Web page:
for the likes o’ we.’

‘Yes, I’ve had a bit o’ talk with him, too; that’s true enough.’

‘Ay! he’s no fool, nor no coward neither.’

‘He’s a true friend o’ working men, he is, if he is a Count.’

Litvinoff, it will be seen, had not lost his opportunities while he had
been at Thornsett, for nearly every man present had something to say in
his favour.

‘But seeing as he’s such a friend o’ Mr Roland’s, why don’t he do
something to stop this set-out?’

‘What can he do?’

‘He might speak to him about it.’

‘Look’ee here, lads,’ said Clayton, an old man who had not spoken
before, ‘ah’ve been a-turnin’ o’ this thing over i’ my head, and this
is what ah come to. If so be as young Ferrier’s like to listen to any
one, would he listen first to a new-fangled furrin’ chap, or to all
o’ us honest lads as has known him since he was so high? Has any of
you spoke to him? Has any one of you put it straight to him–this is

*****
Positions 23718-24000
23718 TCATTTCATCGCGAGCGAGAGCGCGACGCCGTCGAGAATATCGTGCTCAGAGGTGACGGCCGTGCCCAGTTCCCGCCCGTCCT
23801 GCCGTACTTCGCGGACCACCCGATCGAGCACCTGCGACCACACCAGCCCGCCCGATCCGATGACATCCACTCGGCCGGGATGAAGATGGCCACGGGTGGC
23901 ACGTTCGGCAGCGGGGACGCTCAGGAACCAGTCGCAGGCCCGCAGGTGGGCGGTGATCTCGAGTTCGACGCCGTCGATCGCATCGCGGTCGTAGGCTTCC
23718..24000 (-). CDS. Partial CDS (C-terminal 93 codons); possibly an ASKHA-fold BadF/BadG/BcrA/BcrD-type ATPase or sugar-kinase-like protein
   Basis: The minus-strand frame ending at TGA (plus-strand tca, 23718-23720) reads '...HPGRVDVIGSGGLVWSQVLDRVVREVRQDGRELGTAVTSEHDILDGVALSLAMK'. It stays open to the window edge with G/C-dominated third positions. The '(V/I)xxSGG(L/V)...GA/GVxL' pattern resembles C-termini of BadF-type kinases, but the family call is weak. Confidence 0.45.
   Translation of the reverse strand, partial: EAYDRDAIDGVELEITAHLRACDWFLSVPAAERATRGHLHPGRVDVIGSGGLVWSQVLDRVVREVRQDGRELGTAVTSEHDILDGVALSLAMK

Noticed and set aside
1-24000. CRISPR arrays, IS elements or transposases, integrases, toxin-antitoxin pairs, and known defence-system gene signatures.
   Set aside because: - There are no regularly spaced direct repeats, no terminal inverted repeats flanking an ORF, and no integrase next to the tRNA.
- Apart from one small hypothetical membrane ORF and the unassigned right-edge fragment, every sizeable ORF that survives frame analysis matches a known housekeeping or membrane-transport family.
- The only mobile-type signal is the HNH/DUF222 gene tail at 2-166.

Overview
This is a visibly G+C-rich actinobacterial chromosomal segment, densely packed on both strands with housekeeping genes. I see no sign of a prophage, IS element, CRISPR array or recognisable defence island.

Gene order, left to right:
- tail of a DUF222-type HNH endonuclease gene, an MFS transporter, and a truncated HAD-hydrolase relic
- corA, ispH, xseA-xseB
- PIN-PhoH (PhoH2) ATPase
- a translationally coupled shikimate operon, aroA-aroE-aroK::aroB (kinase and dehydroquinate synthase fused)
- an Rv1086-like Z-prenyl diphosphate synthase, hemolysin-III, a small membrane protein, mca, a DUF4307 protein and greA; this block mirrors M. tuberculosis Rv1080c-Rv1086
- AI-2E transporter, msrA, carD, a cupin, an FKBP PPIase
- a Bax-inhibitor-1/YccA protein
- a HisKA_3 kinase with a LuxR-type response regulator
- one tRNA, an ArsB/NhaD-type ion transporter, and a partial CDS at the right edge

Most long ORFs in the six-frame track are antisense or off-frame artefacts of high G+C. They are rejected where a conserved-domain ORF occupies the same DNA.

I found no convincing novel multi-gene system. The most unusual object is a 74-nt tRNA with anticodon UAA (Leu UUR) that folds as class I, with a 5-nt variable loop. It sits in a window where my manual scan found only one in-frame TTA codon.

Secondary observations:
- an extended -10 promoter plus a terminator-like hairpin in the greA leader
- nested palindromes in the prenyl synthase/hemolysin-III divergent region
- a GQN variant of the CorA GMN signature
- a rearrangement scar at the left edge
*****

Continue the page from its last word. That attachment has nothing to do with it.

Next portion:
the way of it, and this and this? M’appen this fooling o’ theirs was
just through ignorance. They might ha’ thought it didna matter to any
but them, and if once they knowed a’ as it means, m’appen they’d think
better owt, and let things go the old way.’

‘Old heads is worth most, arter all,’ said John Bolt, who was of a
hopeful nature and turned to the new idea as a relief from his former
visions of empty benches and deserted bar,–of a time when there would
be nothing to chalk up but his own losses, and when adulterated beer
would seem what it was, a drug in the market. ‘Why shouldn’t some of
you do as he says, and go and see him and speak him reasonable?’

A great difference of opinion arose at once on the new idea, but nearly
all were in their hearts glad to try a new chance, and at last old
Clayton, from whom the suggestion had come, said,–

‘Well, sithee, if any of you lads’ll come wi’ me, dang me if I’ll not
go this very night–this very minute.’

‘You’d better all go,’ advised Potters; ‘it would be more telling like.’

‘All o’ us isn’t here,’ murmured Sigley.

‘Get ’em here,’ said Clayton shortly. ‘If two or three o’ ye was to go